We are concerned that 4.7 million people in Somalia are food insecure and in need of urgent and sustained humanitarian support. 3.2 million people are in need of emergency health services, nearly 1 million face daily food security crisis, more than 300,000 children under the age of 5 are acutely malnourished – 58,300 of them severely. The needs of 1.1 million internally displaced people are particularly great. We are particularly concerned with the recent onset of drought in large areas across Somalia, and reaffirm the need for attention to disaster management and early warning and response systems. We recognise durable solutions are required to address persistent natural and man‐made shocks and vulnerabilities. We reconfirm our commitment to the 2016 Humanitarian Response plan. We welcome efforts to provide a solutions perspective for IDPs, and urge international and national partners to provide necessary support to strategically bridge humanitarian and development objectives.
We underline the vital role of education, health, social protection, and other core social services in supporting the Somali people. Whilst recognizing the substantial progress made in 2015 to extend social services to disadvantaged populations, the international community and government commit to prioritize greater financial and human resource investments in social services. In this regard, we welcome the joint commitment to improve public delivery of education and health services through key legislation & policies (e.g. national curricula, health strategy, social protection policy), capacity building, and effective public management and payment systems for teachers and health workers.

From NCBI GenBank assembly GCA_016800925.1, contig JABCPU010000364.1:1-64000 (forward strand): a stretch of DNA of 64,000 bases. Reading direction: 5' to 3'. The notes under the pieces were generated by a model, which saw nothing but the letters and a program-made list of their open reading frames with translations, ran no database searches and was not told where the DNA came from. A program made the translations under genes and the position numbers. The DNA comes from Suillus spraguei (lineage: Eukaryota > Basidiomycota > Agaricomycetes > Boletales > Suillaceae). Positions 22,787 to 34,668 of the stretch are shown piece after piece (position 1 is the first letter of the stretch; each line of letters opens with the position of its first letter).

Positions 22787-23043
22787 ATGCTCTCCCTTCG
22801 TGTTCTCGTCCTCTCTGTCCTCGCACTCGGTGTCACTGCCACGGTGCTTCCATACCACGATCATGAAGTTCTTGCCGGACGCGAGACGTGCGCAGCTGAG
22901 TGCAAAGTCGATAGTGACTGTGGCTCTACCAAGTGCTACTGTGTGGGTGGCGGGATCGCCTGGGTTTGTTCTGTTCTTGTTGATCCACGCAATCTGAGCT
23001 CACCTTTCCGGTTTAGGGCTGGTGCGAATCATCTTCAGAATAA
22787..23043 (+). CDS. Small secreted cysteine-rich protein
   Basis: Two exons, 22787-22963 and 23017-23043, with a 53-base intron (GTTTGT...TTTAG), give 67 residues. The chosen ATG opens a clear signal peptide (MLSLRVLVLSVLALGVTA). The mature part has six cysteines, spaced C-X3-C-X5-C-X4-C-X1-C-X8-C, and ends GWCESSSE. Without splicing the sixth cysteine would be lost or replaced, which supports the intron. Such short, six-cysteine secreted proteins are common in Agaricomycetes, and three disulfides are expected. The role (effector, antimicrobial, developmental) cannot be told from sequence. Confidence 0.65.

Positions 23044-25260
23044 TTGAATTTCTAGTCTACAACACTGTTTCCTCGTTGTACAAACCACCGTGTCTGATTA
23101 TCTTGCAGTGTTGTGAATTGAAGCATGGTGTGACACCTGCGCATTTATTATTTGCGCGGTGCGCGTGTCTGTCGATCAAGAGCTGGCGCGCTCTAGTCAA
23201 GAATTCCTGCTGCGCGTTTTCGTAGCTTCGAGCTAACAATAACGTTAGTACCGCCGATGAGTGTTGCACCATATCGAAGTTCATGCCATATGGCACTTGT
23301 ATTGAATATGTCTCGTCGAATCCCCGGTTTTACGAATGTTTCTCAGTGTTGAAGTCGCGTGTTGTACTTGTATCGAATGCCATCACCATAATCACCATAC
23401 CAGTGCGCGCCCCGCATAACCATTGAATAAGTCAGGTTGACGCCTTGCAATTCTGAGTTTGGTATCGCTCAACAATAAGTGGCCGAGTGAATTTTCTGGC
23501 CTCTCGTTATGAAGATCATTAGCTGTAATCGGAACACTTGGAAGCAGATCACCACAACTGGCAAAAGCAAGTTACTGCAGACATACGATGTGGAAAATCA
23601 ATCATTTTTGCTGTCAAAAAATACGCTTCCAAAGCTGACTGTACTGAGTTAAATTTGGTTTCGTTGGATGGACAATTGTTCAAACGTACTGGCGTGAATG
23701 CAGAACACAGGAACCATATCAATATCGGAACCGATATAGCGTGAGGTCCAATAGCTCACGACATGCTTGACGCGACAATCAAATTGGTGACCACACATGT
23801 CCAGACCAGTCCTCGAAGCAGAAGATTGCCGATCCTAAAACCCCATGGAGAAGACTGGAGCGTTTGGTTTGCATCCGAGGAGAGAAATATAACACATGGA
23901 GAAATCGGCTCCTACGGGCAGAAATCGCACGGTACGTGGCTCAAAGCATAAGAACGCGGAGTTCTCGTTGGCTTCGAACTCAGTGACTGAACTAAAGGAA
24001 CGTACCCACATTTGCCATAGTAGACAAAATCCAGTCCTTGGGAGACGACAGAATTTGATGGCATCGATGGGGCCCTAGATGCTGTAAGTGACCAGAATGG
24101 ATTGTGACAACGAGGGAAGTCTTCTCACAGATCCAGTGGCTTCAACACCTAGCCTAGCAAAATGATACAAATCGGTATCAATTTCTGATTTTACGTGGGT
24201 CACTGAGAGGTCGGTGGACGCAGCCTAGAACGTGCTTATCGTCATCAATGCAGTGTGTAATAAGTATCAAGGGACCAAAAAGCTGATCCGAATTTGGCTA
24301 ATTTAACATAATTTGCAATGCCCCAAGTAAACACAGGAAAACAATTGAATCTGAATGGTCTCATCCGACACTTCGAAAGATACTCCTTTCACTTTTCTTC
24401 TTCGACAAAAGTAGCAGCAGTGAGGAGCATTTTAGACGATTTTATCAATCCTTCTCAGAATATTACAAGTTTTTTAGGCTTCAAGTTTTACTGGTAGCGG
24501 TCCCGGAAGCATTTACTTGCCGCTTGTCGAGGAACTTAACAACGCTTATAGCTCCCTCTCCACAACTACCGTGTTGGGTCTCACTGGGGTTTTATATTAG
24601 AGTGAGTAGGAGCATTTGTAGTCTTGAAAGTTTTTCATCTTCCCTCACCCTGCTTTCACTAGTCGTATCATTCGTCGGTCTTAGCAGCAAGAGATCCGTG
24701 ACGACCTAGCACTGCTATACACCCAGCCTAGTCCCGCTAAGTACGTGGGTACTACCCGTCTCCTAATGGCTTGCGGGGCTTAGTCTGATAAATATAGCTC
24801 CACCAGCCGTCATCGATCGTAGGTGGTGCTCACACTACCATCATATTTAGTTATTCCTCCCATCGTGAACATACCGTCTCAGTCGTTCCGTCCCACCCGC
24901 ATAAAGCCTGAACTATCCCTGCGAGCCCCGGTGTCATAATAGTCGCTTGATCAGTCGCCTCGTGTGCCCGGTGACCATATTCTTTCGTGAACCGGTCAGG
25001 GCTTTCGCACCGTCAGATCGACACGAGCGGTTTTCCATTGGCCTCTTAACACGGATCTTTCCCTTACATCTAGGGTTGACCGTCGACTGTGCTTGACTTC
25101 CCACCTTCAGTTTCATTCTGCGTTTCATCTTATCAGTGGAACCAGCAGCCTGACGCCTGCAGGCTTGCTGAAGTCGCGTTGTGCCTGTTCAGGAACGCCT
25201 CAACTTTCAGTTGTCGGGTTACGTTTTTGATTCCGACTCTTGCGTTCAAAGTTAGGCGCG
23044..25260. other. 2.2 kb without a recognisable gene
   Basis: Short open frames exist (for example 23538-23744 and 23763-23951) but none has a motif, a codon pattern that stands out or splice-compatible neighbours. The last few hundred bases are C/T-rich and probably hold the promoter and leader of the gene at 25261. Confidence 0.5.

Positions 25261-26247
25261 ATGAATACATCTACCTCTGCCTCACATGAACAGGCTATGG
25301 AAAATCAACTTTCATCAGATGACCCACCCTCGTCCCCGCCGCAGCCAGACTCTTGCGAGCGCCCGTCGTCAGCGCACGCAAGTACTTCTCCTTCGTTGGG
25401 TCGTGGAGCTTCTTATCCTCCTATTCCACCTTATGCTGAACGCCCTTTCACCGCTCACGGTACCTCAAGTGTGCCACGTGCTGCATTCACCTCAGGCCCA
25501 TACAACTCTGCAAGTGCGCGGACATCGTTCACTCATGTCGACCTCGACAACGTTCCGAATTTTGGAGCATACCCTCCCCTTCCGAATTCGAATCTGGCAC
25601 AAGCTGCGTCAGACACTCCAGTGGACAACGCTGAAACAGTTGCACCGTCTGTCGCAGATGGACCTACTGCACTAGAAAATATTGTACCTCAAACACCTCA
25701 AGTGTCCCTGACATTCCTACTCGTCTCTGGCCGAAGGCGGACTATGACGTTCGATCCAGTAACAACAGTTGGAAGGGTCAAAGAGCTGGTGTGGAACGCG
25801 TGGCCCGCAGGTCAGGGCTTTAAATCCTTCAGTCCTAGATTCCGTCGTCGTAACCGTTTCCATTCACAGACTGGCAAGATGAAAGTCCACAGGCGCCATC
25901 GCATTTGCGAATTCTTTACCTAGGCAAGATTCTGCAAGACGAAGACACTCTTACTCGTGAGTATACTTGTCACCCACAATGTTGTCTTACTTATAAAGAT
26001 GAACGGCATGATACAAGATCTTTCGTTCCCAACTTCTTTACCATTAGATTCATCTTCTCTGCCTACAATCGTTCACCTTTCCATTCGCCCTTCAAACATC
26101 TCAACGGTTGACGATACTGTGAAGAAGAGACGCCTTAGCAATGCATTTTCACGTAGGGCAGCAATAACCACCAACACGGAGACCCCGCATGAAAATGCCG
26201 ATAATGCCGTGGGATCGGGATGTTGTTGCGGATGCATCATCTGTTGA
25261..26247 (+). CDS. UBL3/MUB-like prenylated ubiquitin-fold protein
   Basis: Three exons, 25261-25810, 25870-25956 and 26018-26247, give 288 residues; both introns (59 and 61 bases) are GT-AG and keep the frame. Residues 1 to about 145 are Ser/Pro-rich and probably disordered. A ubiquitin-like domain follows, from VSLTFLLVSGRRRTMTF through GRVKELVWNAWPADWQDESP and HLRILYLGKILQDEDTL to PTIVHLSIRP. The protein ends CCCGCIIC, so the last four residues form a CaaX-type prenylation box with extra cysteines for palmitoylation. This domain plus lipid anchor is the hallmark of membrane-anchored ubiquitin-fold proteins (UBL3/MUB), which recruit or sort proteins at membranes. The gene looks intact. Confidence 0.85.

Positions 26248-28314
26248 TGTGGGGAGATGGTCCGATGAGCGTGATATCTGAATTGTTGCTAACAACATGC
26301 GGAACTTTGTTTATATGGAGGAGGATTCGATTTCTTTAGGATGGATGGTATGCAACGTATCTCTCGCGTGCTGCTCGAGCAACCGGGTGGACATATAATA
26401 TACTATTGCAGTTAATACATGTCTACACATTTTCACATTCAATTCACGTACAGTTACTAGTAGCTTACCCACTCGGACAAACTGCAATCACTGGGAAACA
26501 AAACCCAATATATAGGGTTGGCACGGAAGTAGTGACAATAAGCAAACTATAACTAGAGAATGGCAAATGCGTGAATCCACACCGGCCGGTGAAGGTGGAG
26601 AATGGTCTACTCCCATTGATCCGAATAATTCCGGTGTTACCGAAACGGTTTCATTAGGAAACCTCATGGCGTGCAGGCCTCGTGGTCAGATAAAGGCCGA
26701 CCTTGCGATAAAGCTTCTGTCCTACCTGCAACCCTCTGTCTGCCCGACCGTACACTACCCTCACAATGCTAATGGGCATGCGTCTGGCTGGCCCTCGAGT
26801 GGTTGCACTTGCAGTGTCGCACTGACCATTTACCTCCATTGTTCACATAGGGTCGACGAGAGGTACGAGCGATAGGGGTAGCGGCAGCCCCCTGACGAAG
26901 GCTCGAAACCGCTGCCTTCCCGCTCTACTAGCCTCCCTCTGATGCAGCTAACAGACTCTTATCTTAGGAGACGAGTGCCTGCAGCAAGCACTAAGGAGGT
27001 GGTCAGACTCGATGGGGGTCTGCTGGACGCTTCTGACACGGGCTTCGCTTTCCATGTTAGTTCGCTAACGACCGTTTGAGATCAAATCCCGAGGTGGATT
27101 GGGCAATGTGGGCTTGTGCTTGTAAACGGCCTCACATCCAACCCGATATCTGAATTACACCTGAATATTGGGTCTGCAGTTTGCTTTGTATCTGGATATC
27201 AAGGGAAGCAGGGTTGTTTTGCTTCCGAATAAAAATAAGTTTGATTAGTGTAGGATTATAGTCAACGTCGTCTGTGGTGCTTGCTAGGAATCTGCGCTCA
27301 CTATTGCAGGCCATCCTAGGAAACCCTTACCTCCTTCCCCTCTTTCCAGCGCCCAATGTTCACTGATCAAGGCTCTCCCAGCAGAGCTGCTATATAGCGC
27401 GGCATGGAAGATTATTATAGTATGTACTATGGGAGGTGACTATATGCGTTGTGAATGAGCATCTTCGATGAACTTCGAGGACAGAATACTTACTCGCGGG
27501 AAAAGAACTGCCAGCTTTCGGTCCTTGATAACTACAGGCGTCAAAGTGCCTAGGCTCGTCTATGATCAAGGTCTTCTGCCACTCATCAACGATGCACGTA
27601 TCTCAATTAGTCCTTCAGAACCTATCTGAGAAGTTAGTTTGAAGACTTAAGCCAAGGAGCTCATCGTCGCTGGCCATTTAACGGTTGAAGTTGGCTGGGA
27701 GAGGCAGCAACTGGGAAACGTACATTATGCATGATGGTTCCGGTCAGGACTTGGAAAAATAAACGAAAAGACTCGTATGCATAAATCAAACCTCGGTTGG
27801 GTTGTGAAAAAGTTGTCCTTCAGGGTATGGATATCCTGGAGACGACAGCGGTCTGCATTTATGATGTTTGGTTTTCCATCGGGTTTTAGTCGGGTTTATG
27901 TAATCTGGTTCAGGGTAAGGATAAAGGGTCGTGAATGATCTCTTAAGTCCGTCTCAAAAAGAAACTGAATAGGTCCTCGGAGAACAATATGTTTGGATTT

We underline the need to develop key economic sectors that will provide all Somalis with greater opportunities for sustainable livelihoods, and stress the need for responsible and transparent management of all productive and natural resources as the primary drivers of inclusive economic growth.
We acknowledge the Federal Government’s commitment to enact reforms and draft legislation to strengthen key sectors (energy, infrastructure, ports, ICT, agriculture, livestock, and fisheries), including through private public partnership, and welcome the international community’s efforts to expand support for high priority economic sectors and youth employment, including through vocational training. We encourage support for regional economic initiatives, especially for infrastructure development, as they will be essential for regional economic growth and cooperation.